From Nick Druecke at Camp Taji, Iraq, roughly 6,339 miles from home in Beaver Dam, Wisconsin.
Before we deployed, Ft. Hood was my duty station, and I will be returning there upon redeployment. When I heard about that shooting business, I thought they would blame the security guards or the MP's for what happened, and that simply isn't fair. Ft. Hood is one of the largest military bases on the planet. Every day over 60,000 people come and go to work on base, and there are only a handful of gates for people to enter. So in the mornings for the start of the day, the afternoons for lunch, and the evening for the end of the day, you have that many people driving through those gates. Yes they have guards stationed, and they check the ID of everyone in the vehicle. If you don't have an ID, you get turned around. If your vehicle doesn't have a military base sticker visible, you get turned around. If you have a visible weapon, you get refused entry and probably arrested. There isn't really a more strict way to manage a system that huge, while still letting the traffic through. So you can't really blame the guards, plus I heard the shooter was soldier anyways, so they would have been let in regardless. You also can't blame the MP's, because the base is bigger than most cities back home. Like I said there are over 60,000 individuals there during the working day, and at least 20,000 soldiers on post at any given time. There are 4 brigades of Cav soldiers there, 1 brigade of 4th Infantry Division soldiers there, the Air Cav Brigade out of west Ft. Hood, and countless other battalions and civilian based companies there. So getting around all of that is quite a task. The MP's run a regular work shift as well, so any of them in the area responded as quickly as possible.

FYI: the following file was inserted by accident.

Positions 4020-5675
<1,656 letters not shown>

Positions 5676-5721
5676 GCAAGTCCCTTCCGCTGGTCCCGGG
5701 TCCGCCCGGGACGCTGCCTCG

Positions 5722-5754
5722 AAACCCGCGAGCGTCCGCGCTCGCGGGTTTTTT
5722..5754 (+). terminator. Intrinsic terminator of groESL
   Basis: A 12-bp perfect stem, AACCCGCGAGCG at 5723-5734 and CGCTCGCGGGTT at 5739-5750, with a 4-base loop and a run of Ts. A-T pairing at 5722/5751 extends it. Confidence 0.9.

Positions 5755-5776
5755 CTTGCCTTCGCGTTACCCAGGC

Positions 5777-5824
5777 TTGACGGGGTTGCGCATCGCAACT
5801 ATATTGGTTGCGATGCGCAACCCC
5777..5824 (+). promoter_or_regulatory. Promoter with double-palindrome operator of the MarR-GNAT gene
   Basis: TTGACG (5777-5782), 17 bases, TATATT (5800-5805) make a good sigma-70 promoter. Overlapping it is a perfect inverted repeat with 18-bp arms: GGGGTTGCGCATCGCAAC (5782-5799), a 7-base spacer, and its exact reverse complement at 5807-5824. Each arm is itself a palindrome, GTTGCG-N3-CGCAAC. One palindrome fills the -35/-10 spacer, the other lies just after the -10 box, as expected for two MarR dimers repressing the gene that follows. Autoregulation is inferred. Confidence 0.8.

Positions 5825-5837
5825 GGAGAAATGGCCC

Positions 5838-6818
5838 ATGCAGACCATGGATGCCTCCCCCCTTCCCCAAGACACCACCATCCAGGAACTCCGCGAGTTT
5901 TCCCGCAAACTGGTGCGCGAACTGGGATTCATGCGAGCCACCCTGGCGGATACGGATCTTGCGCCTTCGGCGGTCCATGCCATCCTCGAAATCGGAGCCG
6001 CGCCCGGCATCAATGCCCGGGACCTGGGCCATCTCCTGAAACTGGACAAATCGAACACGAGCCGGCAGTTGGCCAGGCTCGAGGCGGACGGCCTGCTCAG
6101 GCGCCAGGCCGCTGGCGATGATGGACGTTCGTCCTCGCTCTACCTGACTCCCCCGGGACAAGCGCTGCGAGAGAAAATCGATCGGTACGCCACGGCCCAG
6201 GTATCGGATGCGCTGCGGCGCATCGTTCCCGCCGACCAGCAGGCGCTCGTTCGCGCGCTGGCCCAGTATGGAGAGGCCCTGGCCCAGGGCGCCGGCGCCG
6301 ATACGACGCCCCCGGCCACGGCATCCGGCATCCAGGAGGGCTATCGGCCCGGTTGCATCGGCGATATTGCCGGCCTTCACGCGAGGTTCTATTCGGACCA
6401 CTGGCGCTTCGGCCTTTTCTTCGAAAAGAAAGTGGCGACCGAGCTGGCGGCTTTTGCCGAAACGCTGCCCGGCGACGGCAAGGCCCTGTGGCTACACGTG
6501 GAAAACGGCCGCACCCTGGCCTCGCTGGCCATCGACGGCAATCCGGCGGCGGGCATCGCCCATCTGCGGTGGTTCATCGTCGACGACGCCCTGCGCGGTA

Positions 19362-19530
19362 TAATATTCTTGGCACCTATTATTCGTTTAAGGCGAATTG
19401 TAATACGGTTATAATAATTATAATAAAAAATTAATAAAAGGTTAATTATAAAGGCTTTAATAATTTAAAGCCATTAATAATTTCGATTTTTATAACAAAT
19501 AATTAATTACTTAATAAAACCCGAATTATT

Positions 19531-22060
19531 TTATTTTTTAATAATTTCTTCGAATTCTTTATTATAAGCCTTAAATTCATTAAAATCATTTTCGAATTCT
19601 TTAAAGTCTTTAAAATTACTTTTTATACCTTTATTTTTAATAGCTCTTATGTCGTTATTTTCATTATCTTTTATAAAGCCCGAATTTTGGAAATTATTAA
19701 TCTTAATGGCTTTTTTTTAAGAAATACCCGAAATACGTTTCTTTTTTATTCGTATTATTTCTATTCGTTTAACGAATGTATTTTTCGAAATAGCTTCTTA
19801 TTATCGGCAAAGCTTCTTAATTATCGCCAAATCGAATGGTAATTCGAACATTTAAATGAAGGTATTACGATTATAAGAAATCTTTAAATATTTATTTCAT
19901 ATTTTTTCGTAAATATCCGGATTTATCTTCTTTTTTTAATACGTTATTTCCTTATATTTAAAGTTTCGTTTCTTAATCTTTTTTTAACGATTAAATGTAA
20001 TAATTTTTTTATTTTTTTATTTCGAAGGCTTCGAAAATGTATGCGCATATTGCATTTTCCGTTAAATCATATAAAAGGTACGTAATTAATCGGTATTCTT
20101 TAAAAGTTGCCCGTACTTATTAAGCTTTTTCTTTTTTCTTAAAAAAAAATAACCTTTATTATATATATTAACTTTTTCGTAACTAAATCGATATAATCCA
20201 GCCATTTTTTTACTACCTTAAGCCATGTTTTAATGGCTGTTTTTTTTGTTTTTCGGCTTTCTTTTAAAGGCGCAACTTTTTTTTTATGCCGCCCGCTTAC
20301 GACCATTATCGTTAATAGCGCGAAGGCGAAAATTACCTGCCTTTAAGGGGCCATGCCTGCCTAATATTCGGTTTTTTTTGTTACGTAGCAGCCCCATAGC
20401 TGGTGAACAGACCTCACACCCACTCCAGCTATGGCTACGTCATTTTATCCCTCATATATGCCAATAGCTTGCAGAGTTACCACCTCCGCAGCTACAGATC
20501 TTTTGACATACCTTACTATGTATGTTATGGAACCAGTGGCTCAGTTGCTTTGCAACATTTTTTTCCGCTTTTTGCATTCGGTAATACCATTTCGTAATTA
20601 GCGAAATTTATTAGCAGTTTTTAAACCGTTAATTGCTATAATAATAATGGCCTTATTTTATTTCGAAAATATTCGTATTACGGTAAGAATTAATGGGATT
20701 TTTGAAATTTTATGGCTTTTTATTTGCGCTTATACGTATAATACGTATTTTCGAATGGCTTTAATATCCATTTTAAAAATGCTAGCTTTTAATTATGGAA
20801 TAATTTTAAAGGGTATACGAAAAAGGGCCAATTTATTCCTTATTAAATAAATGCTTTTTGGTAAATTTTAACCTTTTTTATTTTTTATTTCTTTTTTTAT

I don't know the details, but I do know that the only people to blame are those who pulled the triggers. It's ridiculous to think that these people were so screwed up from deployments, that they decided there was no better way to deal with their situation than shooting innocent people. Other soldiers no less. The army has a mandatory pre/post deployment physical, and mental health health assessment. As well as countless self help programs for those who need it, there are pamphlets and commercials everywhere here and in the states. So anybody who doesn't get help, is just afraid to be judged by their peers. I think anyone who would do this is a fool and coward.
I feel sorry for the families, as well as those families not involved. My parents are seeing that broadcast, fearing for my safety upon returning from a combat zone. That's just not right.
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Continuing local coverage from the State Journal